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The Impact of a Garden

Jun 23, 2014
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We have been developing a strong garden-to-table program here at the Children’s Center for several years, now. Each year, we’ve been able to get more of the children we serve more and more involved with various aspects of the program.  All of the children start seeds early in the spring, and some of the older children (ages 3-5) help plant the seedlings and direct-sow seeds when the weather warms up enough.  (One of the largest uncertainties, here in Maine!)

Classrooms take turns caring for the raised bed gardens (built at a level that make them accessible to children in wheelchairs and walkers).   When it comes time to harvest the children’s bounty, the kitchen manager works with the children, making sure the right things get harvested at the right time. And then each classroom will get an age-appropriate cooking or food preparation demonstration/activity presented by the kitchen manager.

It has been a very successful program, and the funding from Sow It Forward has enriched the program a great deal, helping us get equipment for the children and more seeds and seedlings to expand the diversity of our harvest.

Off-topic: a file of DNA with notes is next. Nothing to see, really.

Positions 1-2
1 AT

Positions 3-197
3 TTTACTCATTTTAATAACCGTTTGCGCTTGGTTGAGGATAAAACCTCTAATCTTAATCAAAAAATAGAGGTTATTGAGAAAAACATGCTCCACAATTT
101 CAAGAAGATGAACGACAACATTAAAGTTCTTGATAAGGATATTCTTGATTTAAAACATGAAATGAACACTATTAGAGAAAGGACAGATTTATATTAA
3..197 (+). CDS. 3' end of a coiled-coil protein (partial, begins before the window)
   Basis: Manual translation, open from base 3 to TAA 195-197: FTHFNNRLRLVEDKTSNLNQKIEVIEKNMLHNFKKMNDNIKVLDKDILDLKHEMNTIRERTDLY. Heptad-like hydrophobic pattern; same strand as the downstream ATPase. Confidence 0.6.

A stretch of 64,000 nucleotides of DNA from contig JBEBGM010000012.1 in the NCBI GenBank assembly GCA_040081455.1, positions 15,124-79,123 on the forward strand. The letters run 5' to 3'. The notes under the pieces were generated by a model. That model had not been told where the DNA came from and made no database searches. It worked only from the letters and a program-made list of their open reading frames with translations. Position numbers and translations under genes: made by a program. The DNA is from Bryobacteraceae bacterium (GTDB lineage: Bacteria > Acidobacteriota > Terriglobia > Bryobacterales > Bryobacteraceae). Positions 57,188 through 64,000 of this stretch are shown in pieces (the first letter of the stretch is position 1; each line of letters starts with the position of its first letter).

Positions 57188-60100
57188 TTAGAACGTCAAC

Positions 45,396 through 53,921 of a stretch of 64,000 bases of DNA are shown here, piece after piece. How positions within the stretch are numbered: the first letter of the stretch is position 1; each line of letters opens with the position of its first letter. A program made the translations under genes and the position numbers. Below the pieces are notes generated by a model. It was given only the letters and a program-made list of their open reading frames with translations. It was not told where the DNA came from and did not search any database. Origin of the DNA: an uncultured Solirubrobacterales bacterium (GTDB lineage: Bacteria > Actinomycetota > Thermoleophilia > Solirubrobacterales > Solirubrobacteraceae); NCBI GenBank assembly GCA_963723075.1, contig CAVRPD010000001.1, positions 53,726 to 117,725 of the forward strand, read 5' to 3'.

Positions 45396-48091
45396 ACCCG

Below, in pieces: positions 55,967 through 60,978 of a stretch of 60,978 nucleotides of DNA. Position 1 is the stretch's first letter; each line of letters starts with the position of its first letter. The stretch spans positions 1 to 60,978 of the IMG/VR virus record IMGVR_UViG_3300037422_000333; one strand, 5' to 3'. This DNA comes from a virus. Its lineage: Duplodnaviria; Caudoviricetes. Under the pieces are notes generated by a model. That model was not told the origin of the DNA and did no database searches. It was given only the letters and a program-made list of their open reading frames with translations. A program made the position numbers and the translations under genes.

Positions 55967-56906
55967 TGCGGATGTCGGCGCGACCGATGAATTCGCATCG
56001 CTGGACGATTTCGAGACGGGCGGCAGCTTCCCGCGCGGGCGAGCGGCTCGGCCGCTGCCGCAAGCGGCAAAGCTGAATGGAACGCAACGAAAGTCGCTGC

There has been one child who has been impacted in a very big way with our garden program. More and more at the Center, we have been observing that many children and families lack the healthy foods that their diet requires because the cost is too high for their limited budgets. While we have started up a food pantry program to help address the food insecurity affecting the children we serve, one boy is benefitting from the gardens, directly, daily. His teachers had noticed that this boy would come to school clearly hungry.  With hunger as the basis of his experience, his ability to focus and his overall behavior suffered quite dramatically.

As the garden grows, though, it is helping this child. Upon arrival and throughout the day he is able to go out to the garden and grab some lettuce or an early tomato to curb his hunger until it is time for his next meal. When he goes to the kitchen and sees the ripe, red, tomatoes in the fridge, he literally licks his lips and smiles. He will politely ask the chef if he could have one. He is now able to be more alert so that he can better learn new skills every day.

This is just one small but huge example of how the Sow It Forward program has helped our children here at the Children’s Center!

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